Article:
In my case, I can see that I had TMS symptoms off and on all my life, but I was one of those people who was relieved whenever a doctor told me "There's nothing wrong with you, except that you seem to be anxious/stressed and you might want to do something about that". I didn't want anything to be wrong, and I totally accepted that stress was causing whatever symptom it was. And of course didn't "do something" about it.

    Without really recognizing it, various symptoms got worse as I got older, but they were all "explainable" (chronic neck pain was the result of a skiing injury in my 30s, digestive problems were the result of getting older and more sensitive to certain foods, etc.). But it was only after I was separated and eventually divorced that I reach a crisis point of increasing symptoms, new symptoms, and alarming weight loss due to digestive issues. Some people I knew assumed it was the loss of the marriage, but that made no sense to me, because I was happy being single again (at age 60, after 23 years) and I'd never wanted to have babies, so that wasn't it, either.

    It was only by doing the SEP that I learned about the distraction mechanism of TMS, and also about my deepest and most repressed rage issue, which was about growing old and facing mortality. And it was crystal clear that the problems in my marriage acted as the distraction my brain needed to repress that rage. Once I was free of that distraction, my brain had to find something else - thus the physical symptoms which started piling up between 2009 when we separated, and 2011 when I was in serious danger of becoming housebound. I found Dr. Sarno just in time and got my life back.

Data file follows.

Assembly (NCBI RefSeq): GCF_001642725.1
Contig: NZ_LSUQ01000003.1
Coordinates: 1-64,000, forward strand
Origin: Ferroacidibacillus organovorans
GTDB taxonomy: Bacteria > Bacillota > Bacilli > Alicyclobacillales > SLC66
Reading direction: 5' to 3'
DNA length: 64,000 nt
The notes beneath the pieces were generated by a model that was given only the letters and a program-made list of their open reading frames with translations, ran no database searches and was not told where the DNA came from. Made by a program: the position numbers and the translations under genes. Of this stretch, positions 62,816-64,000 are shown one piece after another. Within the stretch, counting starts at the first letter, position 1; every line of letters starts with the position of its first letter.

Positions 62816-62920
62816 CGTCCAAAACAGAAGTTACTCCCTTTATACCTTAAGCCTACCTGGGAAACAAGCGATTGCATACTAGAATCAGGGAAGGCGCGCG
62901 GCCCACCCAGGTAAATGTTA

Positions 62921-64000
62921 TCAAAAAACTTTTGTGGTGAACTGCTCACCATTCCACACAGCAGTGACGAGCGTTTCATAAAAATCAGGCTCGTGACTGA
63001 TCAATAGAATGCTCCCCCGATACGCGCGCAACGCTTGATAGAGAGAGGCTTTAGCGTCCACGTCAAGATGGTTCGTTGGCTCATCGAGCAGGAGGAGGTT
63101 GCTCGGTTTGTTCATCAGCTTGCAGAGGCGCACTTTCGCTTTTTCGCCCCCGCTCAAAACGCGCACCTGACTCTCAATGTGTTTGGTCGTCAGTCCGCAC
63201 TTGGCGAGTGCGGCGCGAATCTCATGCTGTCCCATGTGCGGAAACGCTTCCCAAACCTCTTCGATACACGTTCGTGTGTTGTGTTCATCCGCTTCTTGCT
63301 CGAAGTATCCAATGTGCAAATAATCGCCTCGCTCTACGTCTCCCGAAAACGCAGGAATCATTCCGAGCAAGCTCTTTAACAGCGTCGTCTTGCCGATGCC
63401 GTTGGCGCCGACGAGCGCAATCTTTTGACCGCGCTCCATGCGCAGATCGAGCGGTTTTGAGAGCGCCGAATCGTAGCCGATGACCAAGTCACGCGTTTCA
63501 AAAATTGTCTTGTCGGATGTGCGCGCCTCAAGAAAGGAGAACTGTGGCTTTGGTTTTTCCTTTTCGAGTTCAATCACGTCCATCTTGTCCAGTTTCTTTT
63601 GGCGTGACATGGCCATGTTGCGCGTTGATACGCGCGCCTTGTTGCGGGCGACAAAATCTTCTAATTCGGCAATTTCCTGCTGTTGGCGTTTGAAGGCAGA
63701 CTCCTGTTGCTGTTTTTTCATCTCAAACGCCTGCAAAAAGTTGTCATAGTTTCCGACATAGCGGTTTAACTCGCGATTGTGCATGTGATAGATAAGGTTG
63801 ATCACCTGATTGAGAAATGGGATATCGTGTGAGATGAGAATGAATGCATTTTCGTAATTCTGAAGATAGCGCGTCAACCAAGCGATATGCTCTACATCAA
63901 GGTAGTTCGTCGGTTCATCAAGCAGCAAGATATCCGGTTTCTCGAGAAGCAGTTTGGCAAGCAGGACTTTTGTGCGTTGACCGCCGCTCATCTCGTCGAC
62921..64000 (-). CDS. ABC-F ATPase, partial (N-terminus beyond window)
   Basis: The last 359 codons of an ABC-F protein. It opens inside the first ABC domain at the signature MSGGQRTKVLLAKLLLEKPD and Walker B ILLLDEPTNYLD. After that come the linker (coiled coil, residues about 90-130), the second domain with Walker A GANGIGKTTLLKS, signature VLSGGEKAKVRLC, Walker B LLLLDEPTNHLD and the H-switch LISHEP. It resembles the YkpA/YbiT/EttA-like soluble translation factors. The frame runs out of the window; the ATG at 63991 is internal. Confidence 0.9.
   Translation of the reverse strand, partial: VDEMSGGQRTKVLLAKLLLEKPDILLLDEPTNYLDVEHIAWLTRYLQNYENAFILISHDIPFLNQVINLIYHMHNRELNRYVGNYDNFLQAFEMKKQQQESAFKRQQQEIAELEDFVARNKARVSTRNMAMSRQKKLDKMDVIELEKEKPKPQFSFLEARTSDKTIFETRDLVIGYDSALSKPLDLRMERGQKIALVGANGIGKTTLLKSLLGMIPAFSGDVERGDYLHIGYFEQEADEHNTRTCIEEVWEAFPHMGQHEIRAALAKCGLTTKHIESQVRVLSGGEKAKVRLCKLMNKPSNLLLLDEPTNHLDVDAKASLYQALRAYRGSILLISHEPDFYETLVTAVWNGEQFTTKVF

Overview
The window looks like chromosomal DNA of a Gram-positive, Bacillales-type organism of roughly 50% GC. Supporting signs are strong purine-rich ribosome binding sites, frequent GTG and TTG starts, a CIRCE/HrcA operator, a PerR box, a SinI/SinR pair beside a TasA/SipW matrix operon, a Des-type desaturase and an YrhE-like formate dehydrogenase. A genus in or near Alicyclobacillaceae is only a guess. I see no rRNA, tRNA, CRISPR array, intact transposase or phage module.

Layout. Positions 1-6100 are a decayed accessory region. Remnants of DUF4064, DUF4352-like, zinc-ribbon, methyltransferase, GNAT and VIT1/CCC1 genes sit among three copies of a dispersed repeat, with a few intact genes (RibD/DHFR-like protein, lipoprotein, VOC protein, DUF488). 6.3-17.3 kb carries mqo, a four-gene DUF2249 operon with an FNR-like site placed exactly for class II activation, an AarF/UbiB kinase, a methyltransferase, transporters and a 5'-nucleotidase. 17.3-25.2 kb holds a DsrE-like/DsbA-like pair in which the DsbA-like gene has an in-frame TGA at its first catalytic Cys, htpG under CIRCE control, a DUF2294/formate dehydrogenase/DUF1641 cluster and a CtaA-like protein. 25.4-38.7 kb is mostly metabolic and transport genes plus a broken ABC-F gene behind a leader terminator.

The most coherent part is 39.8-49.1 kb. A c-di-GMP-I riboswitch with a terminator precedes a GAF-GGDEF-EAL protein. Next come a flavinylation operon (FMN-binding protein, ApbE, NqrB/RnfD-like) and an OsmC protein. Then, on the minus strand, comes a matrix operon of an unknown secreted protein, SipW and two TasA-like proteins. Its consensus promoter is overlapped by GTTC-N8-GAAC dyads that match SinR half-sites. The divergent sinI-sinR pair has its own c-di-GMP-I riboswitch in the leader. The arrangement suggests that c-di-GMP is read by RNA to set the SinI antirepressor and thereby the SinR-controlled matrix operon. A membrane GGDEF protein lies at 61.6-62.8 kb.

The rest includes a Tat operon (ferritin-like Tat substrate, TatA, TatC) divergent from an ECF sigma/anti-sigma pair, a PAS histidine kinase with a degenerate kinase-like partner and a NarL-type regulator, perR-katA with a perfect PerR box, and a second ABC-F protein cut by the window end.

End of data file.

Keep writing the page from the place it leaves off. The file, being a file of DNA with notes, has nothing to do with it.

Tennis Tom likes this.
  6. Tennis Tom

    Tennis Tom Beloved Grand Eagle

    Yes, that's what SteveO and Dr. Sarno say to do, substitute the negative TMS distractions with positive ones.
     
  7. mirepoix

    mirepoix Peer Supporter

    I really feel everything you're saying. Over the two years that I've been working with tms approach I have felt "healed" at times and also frustrated at times. It is not a linear progression for me. Just this morning I collapsed a little bit in pain as I felt the familiar pelvic/lower back pain that used to destroy my life.